line of VoIP monitoring defense and is the capability PacketTrap provides in Perspective. To understand
how it works, we need to look at codecs, simulated codecs and IP SLAs.
“Codec” is usually said to stand for coder/decoder and in its modern usage refers to a program which
encodes a stream or signal digitally for compression, possible encryption and transmission. The term has
broad application, but as applied to telephony it usually refers to a particular codec, most often for the
standard G.711 or G729. G711 has, among other ordinary functions, a built‐in packet loss concealment
algorithm which helps to minimize the effects of lost packets on voice quality.
A “Simulated Codec” is, then, a pre‐set relay of encoded digital information with precise and known
parameters. By measuring the changes in the information from transmission at one router to reception
at another, together with the time lapsed in transmission, the three primary modes of poor QoS, packet
loss, latency and jitter, can be measured and relayed elsewhere for display and diagnosis of network
MOS or “Mean Opinion Score” is the best known overall measurement of QoS for VoIP. Taking the
measurements of packet loss and delay as applied to a particular codec an algorithm can be applied to
calculate a number between one and five inclusive; with one representing the lowest level of
satisfaction and five the highest. (Does that mean that our subjective experience will always correlate
with MOS scores? Unfortunately, it is not as simple as that and there is a great deal of art in setting up
VoIP in such a way that subjective quality can be aligned with MOS and managed effectively.)
Internet Protocol Service Level Agreements (IP SLAs) are agreed upon levels of service for data
transmission, in this case of VoIP packets. They can act as part of the contractual agreement between a
vendor and user, and also provide a reference point by which issues can be discussed.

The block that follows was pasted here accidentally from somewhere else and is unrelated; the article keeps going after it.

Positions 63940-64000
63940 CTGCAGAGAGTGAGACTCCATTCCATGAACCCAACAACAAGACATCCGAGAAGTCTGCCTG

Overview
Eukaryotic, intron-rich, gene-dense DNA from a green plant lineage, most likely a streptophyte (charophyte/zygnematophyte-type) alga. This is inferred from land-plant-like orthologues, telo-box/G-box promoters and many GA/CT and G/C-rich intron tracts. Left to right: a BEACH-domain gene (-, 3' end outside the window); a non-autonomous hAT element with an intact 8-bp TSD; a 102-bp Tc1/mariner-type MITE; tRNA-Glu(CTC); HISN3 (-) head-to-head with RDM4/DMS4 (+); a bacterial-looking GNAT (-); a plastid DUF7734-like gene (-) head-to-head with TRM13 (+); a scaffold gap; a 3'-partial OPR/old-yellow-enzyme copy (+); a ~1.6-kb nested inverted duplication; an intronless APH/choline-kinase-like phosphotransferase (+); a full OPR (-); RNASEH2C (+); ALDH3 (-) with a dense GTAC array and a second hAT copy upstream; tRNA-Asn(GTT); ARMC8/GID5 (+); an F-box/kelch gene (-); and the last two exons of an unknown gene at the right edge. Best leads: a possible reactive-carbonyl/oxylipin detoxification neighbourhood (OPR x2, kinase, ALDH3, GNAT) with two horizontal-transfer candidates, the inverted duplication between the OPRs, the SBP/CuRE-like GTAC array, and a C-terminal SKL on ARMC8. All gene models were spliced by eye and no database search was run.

The purpose of measuring simulated codecs against agreed upon MOSs and SLAs and aligning those
measurements with subjective quality assessment, is to ensure that network optimization for VoIP
accomplishes its goals.
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Network Optimization for VoIP, or When Lower is Higher
Obviously there are many fine points to network optimization, such as equipment choice and degree of
redundancy vs. cost, which lie outside the scope of this paper. We do want to draw attention to a
common piece of advice that can get a VoIP installation in trouble.
It sounds logical. If phones are the most important business service on the networks and if they are also
the most sensitive to packet loss, latency and jitter, then VoIP packets should be given priority over
other network traffic. Right? Not so fast. Some of the packets moving across the network are part of the
processes by which your network is managed and optimized, such as routing updates. If you favor the
VoIP packets over these basic network optimization functions it will actually hurt voice quality. Thus to
make VoIP your first priority, you must make it your second priority, after those basic system
Network Monitoring, Network Management and VoIP
VoIP can only work as well as your network as a whole. From the time when you first inventory your
network with VoIP installation in mind, to the day when VoIP is running on your network and you need
constant polling MOS scores and SLA performance statistics carefully calibrated against other of multi‐
vendor network measurements (and subjective experience) for network optimization, your success will
depend on network discovery, network monitoring and network management.
Network management systems can range from freeware to elaborate systems costing hundreds of
thousands of dollars. Probably, like most serious companies, you were thinking of something in
between. The first step in VoIP is always to inventory your network and when you do, if you are like
most companies, you will find that your network is heterogeneous to the extent that for best practices
in network management, you cannot rely solely on the management systems which come with one
vendor’s equipment. For one thing, these systems are often thrown in as an afterthought to provide a
little leverage in what is primarily a hardware sales process. For another, support for competitive
products is usually not given high priority in these systems for obvious reasons.
As you plan for the upgrade and “VoIP‐ification” of your network, one very inexpensive way to get a
handle on it is to download the Perspective solution and configure the network discovery, network
monitoring and network analysis tools there, some of which are free. Others, part of the Professional
version, include the ability to monitor routers, hubs and switches for packet loss, latency jitter and other
MOS and QoS statistics from appropriate and properly configured elements on your network.
Finally, ScriptLogic works with many reputable IT consultants and resellers, whose expertise is in VoIP
and Network Management in the mid‐market. We are happy to refer you to a consultation.
Learn more about ScriptLogic’s Network Management solutions at